Ba Rui has been a journalist for seven years and works for Portrait, one of the most influential news magazines in China.
Sonja Hasler worked for a long time as a television presenter (Rundschau, Arena) before she switched to radio after a break. Since 2015 she has moderated the talk show “Persönlich”.
In Hong Kong, citizens are protesting against China’s influence. And in Taiwan, the 24 million citizens face a tough election year. Beijing’s pressure, including influence via social media, challenges the two young democracies.
Jason Liu is an editor of The Reporter, an innovative online medium in Taiwan. He has been intensively involved with social issues and democracy in Taiwan.
Hedy Qiu is a multimedia reporter for Commonwealth Magazine, Taiwan’s leading weekly newspaper. She has reported on populism and local political debate.
Lukas Messmer has worked as a freelance journalist for Swiss print media. Since 2017 he has been Southeast Asia correspondent for SRF. He lives in Thailand.
Patrick Boehler is the editor-in-chief of SWI swissinfo.ch. He previously worked for the South China Morning Post, the New York Times and other leading media in Hong Kong.
In less than forty years, half a billion Chinese gave up their farming lives and sought their fortune in the megacities. The demographic upheaval leads to strong frictions. China expert Barbara Lüthi wants to know from three nominated reporters how the Chinese population deals with it and how free they are in their reporting.
Du Qiang is a renowned non-fiction writer and reporter who works for People’s Literature Magazine in Shanghai.
Ba Rui works for Portrait, one of the most influential news magazines in China. She lives in Beijing.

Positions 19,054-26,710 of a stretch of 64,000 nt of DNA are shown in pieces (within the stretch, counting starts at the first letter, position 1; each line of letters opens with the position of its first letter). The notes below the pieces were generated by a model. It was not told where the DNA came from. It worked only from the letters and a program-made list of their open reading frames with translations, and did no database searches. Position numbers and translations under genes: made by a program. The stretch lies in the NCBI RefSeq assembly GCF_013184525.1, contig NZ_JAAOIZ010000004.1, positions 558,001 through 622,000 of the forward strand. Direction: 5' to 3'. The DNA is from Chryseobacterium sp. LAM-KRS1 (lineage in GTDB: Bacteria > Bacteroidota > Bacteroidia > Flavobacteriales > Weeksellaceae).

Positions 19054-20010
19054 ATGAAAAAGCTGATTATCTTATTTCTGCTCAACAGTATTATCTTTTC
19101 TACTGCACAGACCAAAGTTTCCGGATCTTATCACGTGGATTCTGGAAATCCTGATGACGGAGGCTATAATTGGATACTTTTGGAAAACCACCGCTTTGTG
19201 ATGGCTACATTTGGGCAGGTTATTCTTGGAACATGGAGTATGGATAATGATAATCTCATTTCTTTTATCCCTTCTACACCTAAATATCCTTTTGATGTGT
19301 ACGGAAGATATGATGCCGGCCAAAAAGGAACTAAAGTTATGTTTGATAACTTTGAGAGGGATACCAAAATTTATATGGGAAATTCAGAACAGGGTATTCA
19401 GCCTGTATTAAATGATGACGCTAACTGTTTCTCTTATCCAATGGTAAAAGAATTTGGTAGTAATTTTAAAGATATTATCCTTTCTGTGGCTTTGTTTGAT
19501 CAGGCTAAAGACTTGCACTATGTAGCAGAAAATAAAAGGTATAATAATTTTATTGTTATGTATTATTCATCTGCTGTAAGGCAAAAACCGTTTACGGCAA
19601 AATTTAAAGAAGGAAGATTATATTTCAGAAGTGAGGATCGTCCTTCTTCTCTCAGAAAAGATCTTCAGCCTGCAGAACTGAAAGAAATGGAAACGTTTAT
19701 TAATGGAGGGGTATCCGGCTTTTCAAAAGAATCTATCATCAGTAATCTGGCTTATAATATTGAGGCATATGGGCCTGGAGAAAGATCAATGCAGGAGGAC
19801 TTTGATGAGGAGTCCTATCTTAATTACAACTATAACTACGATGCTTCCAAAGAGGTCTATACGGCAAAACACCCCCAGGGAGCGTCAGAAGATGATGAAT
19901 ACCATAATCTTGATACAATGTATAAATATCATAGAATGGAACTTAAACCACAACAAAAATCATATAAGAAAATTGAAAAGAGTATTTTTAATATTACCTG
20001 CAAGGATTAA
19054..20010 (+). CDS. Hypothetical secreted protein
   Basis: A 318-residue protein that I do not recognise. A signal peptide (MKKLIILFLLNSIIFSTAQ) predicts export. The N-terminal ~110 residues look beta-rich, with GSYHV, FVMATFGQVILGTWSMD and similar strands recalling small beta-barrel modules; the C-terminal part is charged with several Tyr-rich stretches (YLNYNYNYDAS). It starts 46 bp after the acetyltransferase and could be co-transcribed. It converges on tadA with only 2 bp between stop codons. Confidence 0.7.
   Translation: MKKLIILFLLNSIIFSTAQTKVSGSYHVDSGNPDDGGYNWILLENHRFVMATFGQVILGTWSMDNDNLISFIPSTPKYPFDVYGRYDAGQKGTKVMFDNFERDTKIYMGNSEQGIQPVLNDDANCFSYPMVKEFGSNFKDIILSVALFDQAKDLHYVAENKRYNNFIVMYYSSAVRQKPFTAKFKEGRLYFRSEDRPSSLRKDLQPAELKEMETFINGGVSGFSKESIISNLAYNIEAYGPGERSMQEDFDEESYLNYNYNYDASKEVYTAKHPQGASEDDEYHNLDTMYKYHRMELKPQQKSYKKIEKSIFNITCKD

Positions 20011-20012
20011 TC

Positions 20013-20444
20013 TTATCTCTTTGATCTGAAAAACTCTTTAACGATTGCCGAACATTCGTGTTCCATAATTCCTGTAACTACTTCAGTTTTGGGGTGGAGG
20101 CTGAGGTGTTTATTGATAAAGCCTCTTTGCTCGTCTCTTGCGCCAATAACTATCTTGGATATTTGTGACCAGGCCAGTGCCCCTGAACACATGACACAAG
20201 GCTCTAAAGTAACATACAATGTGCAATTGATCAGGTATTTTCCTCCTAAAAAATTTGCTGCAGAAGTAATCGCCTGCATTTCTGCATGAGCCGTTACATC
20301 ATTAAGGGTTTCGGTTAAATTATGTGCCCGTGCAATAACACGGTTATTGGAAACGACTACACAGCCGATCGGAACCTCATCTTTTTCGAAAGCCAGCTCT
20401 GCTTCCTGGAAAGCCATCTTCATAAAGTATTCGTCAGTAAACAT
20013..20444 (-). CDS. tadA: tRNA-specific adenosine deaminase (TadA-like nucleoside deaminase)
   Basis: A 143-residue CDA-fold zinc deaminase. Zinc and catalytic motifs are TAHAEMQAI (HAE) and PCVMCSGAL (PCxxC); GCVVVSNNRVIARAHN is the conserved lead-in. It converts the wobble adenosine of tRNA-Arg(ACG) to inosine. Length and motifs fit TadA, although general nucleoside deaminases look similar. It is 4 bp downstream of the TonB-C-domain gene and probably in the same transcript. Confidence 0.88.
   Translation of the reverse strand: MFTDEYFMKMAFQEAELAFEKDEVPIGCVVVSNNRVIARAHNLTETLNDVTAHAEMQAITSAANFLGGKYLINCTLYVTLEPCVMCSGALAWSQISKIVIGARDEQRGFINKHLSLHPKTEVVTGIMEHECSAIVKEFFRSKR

Zichao Liu is a Chinese writer and journalist. He writes for Southern People Weekly.
Barbara Lüthi spent seven years as a correspondent in China. She currently hosts the club on SRF.
Jeongwen Chiang, Professor of Marketing at the renowned China Europe International Business School (CEIBS), talks on 5 September at the GDI about the development of trade in China.
Chinagarden Public Guided Tour
Among the flower regions of the world, China is known for its special diversity. Many flower species in European gardens have their origin in China.
Flowers and plants are traditionally symbols for beauty, fertility, steadfastness etc.. Therefore, an insight into the flower world is also a gateway to a deeper understanding of Chinese culture.
Many plants from Asia embellish our gardens or enrich our spice kitchen. Some of them were so valuable that wars were fought because of them. Others are symbolic of the exotic world of emperors, moguls and samurai. Children from the age of 6 can join us on a discovery tour in the Botanical Garden, listen to exciting plant stories and create a little souvenir.